So today being Good Friday, I began reflecting a bit ago. It is the end of the holy season of Lent for the Year of Our Lord 2011. Also, it is the end of the first full liturgical year since I was received into the full communion of the One Holy Catholic and Apostolic Church.
I’ve been listening to an album of Eastern Orthodox Lamentations for Holy Week a great deal this week. It is some of the most hauntingly beautiful, profound stuff I have ever heard. It seems to bring together the best of theology, music and the longings of the human heart for God. In particular, today as I was at the liturgy for Good Friday at my [Roman rite] parish, one part of the chants came back to me as I was kneeling toward the end of the service. In the Roman Church, after the consecration of the Sacrament on Holy Thursday, the Sacrament is placed in an altar of repose for adoration. Subsequently, there is no celebration of the Mass until the first Mass of Easter at the Easter Vigil. On Good Friday, the rest of what has been consecrated is consumed. Every other day of the year, there is a celebration of the Holy Sacrifice of the Mass- every other day of the year, the Eucharistic Presence of the Lord is in the very heart of every Catholic sanctuary in the world. This was stated in an announcement before Mass. However, it struck me as a profound reality sitting there at the end of the liturgy today staring at an empty tabernacle, with the remnants of the Blessed Sacrament having been consumed. As Catholics, we believe that the Eucharist is “the source and summit of the Christian life” because it is the Body and Blood, Soul and Divinity of Christ. Realizing that the Sacrament had been completely consumed and that there would be no Sacramental Presence of Christ in the Church until Easter really brought home the total and complete pouring out of Himself that Christ accomplished on this Holy Day. Without that Presence there in the Church, it really is almost as if we are in some way in the tomb with Christ. Holy Mother Church waits. The Mass is the heart of the life of the Church, and for this period it stops… in a sense, it’s a great sabbath. And that’s where the Eastern Orthodox lamentation I mentioned above comes in.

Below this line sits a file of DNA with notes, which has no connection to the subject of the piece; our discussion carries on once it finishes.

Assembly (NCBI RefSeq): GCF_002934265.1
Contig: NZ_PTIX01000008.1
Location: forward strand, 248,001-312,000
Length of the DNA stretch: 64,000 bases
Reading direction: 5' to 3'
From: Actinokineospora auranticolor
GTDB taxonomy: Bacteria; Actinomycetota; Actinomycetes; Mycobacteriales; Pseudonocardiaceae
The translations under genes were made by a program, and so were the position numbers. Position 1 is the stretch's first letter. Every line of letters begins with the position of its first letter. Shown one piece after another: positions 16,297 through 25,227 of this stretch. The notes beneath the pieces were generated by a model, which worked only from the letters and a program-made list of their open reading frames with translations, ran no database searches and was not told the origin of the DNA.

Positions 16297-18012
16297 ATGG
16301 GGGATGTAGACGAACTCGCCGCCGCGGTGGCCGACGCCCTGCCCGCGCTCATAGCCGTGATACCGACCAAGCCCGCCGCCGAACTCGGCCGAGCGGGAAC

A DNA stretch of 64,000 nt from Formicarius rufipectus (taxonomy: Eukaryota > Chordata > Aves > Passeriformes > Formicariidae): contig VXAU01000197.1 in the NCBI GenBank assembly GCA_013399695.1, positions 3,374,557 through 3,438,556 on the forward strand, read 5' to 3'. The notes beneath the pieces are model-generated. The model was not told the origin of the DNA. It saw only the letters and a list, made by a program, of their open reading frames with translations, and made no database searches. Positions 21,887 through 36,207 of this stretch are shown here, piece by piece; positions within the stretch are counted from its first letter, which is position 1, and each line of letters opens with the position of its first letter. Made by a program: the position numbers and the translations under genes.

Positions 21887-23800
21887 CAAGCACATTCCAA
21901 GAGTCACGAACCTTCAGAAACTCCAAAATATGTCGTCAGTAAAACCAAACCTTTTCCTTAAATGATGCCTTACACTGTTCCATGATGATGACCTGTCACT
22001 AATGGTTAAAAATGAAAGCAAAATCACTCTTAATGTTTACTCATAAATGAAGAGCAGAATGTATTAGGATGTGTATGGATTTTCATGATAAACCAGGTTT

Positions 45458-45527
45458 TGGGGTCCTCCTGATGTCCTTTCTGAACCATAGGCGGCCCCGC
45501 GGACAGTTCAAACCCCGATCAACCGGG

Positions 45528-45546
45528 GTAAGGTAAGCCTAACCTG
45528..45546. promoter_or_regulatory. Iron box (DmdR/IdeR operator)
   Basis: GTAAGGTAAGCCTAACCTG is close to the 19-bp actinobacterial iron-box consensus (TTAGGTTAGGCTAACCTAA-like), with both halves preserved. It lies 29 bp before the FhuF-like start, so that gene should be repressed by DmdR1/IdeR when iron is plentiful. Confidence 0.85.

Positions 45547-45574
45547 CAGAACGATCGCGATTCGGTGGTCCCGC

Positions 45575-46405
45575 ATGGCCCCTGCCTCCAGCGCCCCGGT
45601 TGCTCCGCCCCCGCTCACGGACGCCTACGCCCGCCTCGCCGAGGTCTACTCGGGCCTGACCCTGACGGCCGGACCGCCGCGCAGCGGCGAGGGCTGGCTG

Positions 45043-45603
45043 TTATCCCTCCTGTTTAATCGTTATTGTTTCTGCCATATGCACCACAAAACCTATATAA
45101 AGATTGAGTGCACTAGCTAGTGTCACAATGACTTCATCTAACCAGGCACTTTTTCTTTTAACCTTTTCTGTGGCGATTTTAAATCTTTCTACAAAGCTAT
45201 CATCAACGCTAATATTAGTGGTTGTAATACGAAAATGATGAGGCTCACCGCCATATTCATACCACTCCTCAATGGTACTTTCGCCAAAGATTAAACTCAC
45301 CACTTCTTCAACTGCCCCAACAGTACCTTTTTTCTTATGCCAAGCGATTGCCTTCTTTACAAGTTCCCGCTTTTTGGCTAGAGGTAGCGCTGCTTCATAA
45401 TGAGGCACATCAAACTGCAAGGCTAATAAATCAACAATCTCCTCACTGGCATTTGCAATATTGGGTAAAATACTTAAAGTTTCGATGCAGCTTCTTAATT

“In the flesh Thou wast willingly enclosed in
the tomb, Who art boundless and infinite in
Thy divinity. Thou didst close the chambers
of death, O Christ. Thou hast emptied all the
palaces of Hell. Thou hast honored this
Sabbath with Thy blessing, glory, and honor.”
It seems appropriate at the end of my first year as a Catholic that the Lord would impress upon me how great a mystery I have entered into being part of the Holy Catholic Church- the vastness of her history, the depth of the wisdom and riches she has received from God, the intimacy of being part of the whole Communion of Saints. There is always some new depth to explore- it as if one were to try and drink the ocean. And yet, there is also the very mundane side of life as a Catholic- there is this whole glorious reality clothed in everyday life, sometimes so that it is hard to recognize its true nature. In one respect, this is very much akin to the mystery of Our Lord’s Incarnation- the fullness of the Godhead come in the ordinary flesh of a man – though He is “like us in every way, yet without sin,” whereas sin is something against which the members of the Church must struggle.